State Handouts Paves Way For Road To Electric Car Paradise

The electric cars in the Norwegian island of Finnoey are exempt from the $6,000-a-year toll charges for the tunnel to the mainland and that is the reasons that this place has the highest density of electric cars in the world.

Now accounting for one in five cars on Finnoey, compared with less than 1 in 100 globally, since the tunnel opened in 2009, there has been a surge in sales of fully electric cars like Teslas and Nissan Leafs.

The International Energy Agency noted that compared to the Netherlands in second on 6.4 percent and Sweden in third on 3.4, twenty-nine percent of all new car registrations in Norway were fully electric or plug-in hybrids last year. The United States less than one percent electric cars and China had almost 1.5 percent.

Norway has the most electric cars per capita thanks to the most generous handouts even though state subsidies support sales of electric cars around the world, and Norway has the most electric cars per capita thanks to the most generous handouts.

In addition to various local incentives like exemptions from road tolls and parking fees, the country offers nationwide tax breaks for users of electric cars than can be worth tens of thousands of dollars.

“Economic incentives work, especially if they are very, very, very strong as in Finnoey,” said former Norwegian central bank governor Svein Gjedrem, who grew up on the western island chain of 3,250 people which is famous for its fish farms and tomatoes.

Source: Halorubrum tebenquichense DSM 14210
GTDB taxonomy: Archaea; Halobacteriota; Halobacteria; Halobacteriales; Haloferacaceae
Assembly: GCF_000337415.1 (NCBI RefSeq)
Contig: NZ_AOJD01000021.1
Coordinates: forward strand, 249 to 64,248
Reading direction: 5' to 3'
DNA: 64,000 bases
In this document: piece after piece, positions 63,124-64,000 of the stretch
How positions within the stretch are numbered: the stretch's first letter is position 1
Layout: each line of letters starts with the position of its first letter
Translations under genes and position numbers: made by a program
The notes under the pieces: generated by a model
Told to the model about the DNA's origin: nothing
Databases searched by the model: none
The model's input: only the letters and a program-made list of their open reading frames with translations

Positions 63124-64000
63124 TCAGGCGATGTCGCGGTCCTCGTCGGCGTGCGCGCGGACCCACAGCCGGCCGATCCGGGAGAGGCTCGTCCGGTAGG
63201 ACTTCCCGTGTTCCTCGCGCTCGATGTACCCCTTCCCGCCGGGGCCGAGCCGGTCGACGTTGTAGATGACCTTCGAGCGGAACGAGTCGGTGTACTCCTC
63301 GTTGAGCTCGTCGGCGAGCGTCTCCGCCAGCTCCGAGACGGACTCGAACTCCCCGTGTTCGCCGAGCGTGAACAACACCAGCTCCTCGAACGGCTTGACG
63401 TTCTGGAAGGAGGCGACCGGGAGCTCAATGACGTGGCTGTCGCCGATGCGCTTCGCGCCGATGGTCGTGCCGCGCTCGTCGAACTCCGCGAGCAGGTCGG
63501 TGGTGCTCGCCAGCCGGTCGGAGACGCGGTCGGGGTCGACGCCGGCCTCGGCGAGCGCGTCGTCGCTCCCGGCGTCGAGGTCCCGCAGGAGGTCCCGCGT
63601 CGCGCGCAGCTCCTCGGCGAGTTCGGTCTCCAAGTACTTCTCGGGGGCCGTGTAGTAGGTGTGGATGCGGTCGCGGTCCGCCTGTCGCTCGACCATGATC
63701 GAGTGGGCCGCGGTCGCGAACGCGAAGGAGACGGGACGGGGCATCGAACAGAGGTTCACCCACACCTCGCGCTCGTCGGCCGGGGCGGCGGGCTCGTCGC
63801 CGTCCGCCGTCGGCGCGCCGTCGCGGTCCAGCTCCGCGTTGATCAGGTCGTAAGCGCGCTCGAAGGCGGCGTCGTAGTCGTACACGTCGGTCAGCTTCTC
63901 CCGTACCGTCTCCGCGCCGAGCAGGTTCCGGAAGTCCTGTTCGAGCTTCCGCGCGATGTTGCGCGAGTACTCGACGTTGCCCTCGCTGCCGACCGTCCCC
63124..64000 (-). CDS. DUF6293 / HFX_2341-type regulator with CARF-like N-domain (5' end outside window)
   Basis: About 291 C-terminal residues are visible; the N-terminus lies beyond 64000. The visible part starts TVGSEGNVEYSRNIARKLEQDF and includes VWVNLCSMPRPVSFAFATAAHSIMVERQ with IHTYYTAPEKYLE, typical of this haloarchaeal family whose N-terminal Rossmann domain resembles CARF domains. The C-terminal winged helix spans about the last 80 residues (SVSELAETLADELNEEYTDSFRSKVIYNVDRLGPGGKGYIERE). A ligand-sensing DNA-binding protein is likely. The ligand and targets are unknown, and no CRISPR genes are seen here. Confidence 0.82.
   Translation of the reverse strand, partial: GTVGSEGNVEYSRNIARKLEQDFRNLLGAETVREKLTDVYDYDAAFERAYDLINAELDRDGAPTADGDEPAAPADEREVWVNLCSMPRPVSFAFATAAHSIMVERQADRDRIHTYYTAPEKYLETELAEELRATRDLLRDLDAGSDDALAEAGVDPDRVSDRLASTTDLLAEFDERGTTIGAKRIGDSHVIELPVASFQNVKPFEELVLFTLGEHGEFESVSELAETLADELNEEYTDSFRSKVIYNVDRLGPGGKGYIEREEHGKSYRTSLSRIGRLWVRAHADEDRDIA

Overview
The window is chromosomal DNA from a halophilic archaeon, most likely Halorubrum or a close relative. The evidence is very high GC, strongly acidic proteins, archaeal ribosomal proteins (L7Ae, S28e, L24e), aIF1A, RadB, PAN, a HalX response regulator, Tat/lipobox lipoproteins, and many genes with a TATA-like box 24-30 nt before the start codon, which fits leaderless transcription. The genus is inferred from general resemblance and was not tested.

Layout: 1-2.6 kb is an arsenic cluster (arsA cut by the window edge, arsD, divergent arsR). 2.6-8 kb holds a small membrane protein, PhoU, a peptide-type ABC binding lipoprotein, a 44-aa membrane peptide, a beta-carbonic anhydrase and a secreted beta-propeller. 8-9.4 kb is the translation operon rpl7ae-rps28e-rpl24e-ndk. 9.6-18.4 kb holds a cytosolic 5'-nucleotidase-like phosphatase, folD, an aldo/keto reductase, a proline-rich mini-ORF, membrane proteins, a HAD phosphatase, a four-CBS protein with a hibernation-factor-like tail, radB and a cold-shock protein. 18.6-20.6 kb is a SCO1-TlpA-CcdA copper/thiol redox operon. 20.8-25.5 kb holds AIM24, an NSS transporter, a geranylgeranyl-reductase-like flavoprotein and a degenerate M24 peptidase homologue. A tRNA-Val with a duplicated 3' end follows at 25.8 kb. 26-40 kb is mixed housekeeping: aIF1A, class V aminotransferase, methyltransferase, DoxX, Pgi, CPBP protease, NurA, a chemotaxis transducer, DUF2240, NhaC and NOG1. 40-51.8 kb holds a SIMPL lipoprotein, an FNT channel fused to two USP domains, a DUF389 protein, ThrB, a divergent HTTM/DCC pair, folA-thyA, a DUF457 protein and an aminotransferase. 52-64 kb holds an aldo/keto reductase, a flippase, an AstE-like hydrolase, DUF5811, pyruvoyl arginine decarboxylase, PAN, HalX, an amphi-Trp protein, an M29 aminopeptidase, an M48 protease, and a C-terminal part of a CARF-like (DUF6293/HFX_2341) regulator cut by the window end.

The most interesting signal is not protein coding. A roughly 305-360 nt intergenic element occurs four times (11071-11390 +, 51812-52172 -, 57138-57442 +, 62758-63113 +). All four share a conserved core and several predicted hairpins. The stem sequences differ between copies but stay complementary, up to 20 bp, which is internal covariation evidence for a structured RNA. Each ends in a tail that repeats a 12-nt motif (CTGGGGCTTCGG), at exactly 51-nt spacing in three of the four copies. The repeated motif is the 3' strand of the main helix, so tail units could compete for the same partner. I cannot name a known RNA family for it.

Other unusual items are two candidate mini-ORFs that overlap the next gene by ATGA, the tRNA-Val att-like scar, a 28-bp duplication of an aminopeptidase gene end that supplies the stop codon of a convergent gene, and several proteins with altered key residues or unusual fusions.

The efforts to phase out combustion engines in favor of battery-powered vehicles, which are far costlier, have limited ranges and often have long charging times in nations like Britain and France gets complicated by a reliance on state handouts.

Without having to hand out crippling levels of subsidies to millions of buyers, and if those governments are to meet pledges to ban sales of petrol and diesel cars from 2040, technology will have to become significantly cheaper.

because of the strain on public finances and a faster-than-expected adoption of battery-powered cars, electric car incentives are being curbed in Norway which is among the world’s richest countries because of its oil and gas exports.

For example, leaving decision to be taken by the local authorities, it has just scrapped nationwide directives that parking, transport by state-owned ferries and road tolls should be free for electric vehicles. The tax benefits for the most expensive luxury electric cars are also being reviewed.

However, no apparent impact on sales have bene noticed by the reversals. “I‘m not too worried,” said Christina Bu, head of the Norwegian Electric Vehicle Association, because other benefits such as an exemption from value-added tax are staying in place.

There are, however, examples elsewhere in the world of the consequences of withdrawing electric car benefits.

the Norwegian Electric Vehicle Association says that almost double the 320,000 crowns pre-tax cost of an Audi A7 gasoline car is the price of a Tesla Model S electric sedan at 636,000 crowns pre-tax in Norway.

But after an array of taxes led by sales tax (140,000 crowns), carbon dioxide tax (125,000 crowns) and a special tax on the weight of the vehicle (110,000 crowns), the Audi ends up costing more when sold – 697,000 crowns. By contrast, a payment of 638,000 crowns in total has to be made by a Tesla buyer, charged only a small fee for end-of-life scrapping.

It’s little wonder that Tesla CEO Elon Musk tweeted in June: “I love Norway, which is the world leader in EV (electric vehicle) adoption!” His company has invested heavily in Norway, for instance with fast charger networks.

The country’s subsidies model was expensive, acknowledged Norway’s Environment Minister Vidar Helgesen.

But electric cars would be competitive in price with combustion engine cars in the early 2020s due to advances in the technology, he predicted.

(Adapted from Reuters)

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Categories: Economy & Finance, Regulations & Legal, Strategy, Sustainability, Uncategorized

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